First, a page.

You’ve inevitably heard the phrase Ivory Tower which refers to the unrealistic separation from real world activities that we often see in academia. This is a challenging situation where conceptual thinking doesn’t work in the production application because there are different outside factors that affect the real system that aren’t accounted for in the overly clean design from the ivory tower thought process.
Even more challenging than the ivory tower is the concept of IT silos. Silos occur in organizations where different business units or teams are very self-contained and do not share well across the organizational ecosystem.
As more of us explore the idea of DevOps concepts and converging infrastructure, we are seeing the need to break down these barriers and work more tightly as cross-silo teams. Not only are applications becoming horizontally scalable, but so are teams. Changing the way that teams interact is a fundamental part of building agility to deliver IT services in a new way.
Setting the Goal
In the popular book The Goal by Eli Goldratt, we see the story of a manufacturing plant manager who is tasked with changing the outcome by changing the way that the plant operates. We quickly discover that the way to get to this new outcome is to first define it. Setting the goal is required because if you don’t see the target, how can you possibly hit it?
Silos are the traditional legacy model where each area of expertise is tightly held within a team, or department. There will be a network team, a server team, possibly an operating system team, and even that can be split to *nix and Windows servers. The reason for this was the idea that there are subject matter experts (SME) and we build on that within a core group to ensure the best of possible support.
What we have today is the blurring of the lines between these silos as we introduce hyperconverged architectures, software-defined networking running in hypervisors, Infrastructure-as-Code and all of the newly forming DevOps concepts. The idea of the silo is no longer going to work under these new models because there is no way to fully separate the groups, nor should we.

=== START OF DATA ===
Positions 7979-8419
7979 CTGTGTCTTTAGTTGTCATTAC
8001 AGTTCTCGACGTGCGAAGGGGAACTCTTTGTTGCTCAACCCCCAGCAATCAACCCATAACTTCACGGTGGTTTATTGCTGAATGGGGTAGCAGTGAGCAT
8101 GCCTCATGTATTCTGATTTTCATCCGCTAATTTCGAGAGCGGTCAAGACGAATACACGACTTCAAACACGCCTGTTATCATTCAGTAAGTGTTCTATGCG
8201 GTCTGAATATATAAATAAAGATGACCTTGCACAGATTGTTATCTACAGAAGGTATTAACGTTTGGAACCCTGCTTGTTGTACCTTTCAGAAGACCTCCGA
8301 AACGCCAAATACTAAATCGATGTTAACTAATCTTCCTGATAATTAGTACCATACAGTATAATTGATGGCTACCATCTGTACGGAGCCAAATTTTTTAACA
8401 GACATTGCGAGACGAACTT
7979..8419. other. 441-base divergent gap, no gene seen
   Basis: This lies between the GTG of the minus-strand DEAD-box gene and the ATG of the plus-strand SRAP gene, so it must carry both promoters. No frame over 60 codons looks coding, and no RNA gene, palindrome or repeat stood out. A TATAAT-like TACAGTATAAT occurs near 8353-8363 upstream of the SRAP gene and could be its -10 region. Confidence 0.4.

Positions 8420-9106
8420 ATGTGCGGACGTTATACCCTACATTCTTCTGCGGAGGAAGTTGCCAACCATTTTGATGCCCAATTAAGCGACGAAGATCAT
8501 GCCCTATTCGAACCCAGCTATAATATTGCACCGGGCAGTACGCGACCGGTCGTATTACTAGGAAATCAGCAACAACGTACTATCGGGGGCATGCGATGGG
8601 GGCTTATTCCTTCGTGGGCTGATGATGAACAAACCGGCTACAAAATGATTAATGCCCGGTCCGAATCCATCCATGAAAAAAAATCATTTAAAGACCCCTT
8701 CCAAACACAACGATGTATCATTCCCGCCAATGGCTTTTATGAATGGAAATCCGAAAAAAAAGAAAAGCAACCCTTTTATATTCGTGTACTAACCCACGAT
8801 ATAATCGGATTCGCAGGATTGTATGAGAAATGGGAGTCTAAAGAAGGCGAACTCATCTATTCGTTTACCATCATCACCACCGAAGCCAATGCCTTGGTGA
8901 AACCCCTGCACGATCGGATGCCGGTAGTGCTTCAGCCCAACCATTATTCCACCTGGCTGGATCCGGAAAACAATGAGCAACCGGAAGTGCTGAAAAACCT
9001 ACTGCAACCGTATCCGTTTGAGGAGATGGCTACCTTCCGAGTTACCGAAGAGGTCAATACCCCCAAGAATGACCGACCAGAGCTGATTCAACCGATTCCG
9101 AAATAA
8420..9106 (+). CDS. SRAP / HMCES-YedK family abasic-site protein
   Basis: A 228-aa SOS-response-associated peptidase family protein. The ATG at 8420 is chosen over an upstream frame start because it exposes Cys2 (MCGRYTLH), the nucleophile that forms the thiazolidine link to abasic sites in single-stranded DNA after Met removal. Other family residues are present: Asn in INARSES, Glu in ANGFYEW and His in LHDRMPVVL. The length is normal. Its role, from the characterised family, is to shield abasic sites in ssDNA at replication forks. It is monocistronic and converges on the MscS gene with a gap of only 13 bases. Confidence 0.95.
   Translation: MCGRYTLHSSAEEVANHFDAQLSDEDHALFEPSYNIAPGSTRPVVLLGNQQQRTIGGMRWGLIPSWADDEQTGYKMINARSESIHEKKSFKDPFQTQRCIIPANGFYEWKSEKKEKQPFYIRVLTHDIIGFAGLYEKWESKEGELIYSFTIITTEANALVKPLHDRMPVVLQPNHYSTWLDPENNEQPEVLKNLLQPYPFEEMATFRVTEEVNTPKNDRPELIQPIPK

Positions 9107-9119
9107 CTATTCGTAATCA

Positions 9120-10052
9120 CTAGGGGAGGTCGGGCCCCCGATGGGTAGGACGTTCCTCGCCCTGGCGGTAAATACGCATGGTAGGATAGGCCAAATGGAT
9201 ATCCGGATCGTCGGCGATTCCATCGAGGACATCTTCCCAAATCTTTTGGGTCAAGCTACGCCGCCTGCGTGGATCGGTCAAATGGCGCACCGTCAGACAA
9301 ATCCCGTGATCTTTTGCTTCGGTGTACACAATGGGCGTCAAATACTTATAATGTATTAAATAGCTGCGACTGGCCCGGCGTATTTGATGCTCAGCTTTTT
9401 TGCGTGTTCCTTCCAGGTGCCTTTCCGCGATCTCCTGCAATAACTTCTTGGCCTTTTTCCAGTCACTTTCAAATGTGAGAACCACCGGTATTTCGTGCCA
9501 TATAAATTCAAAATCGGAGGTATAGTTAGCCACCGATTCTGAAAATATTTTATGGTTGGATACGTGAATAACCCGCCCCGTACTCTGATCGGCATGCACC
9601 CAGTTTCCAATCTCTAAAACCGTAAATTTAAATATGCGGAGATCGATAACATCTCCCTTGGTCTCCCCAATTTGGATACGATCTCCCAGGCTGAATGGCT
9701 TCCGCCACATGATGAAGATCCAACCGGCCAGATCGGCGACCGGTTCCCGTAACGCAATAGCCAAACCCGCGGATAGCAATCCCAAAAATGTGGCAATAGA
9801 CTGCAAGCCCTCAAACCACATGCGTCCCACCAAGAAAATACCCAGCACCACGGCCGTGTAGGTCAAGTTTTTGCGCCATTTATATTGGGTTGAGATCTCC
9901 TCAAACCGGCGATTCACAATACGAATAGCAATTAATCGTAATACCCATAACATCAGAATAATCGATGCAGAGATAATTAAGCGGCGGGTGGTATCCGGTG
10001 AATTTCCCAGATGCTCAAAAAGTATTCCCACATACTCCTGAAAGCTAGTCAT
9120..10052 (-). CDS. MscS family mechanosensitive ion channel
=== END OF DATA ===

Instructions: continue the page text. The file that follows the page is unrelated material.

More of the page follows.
What we find most often is that good systems architects have a broad understanding of technologies, and they often have dabbled in supporting and building these technologies leading up to them taking the role as architects. In fact, we may even see that they rose from the traditional silo-centric organization but were able to move from team to team because they rose above the locked-in concepts of being trapped in each respective silo within the data center.
As we enter a rapidly growing technology ecosystem that is embracing containers, software-defined networking, security within every layer, and much more that tears down the silo barriers, it is the ideal time
How to Get Started
If you’re in the server team, take some time out and talk to the network team. You do more with them than just request physical ports to be turned up, so why not keep the conversation going further as well. This is the time to ask them about what they think of micro-segementation and adding security policies closer to the hypervisor. We may be looking at deploying something like edge firewalls within the hypervisor, so what are the implications? How will the network team work with you to design and support this architecture?
Don’t think that the network team is the one-stop shop either. As you dive into the applications, you will see that security and policy is pushing all the way down to the code in many cases. We don’t have to be able to read the java code, or write database queries, but perhaps we need to fully understand the logical architecture of the applications. How else can we design the most effective architecture in virtualized platforms or in the cloud if we don’t understand what the goal is.
Ah, there it is again. The goal. What is our goal? The goal within IT will most likely center around providing a platform (software, network, compute etc.) to enable the business to deploy and manage applications to run their organization and satisfy customer demand. Regardless of which area of IT you are in, you have a role in providing a supply of resources to satisfy a demand.
It’s time to put away the rulebook of silo IT and embrace the concepts. It is a slow journey, but an inevitable one. While you’re at it, read The Goal, and the technology-inspired Phoenix Project which takes the concepts of Goldratt and applies them to software development. This is an exciting time in technology, and even if you don’t arrive at a full DevOps shop, there are a lot of stages on the path that can help us do better at what we do. One thing that is for sure is that thickening the walls of the silo will certainly not be an enabler for agility in IT, or in business.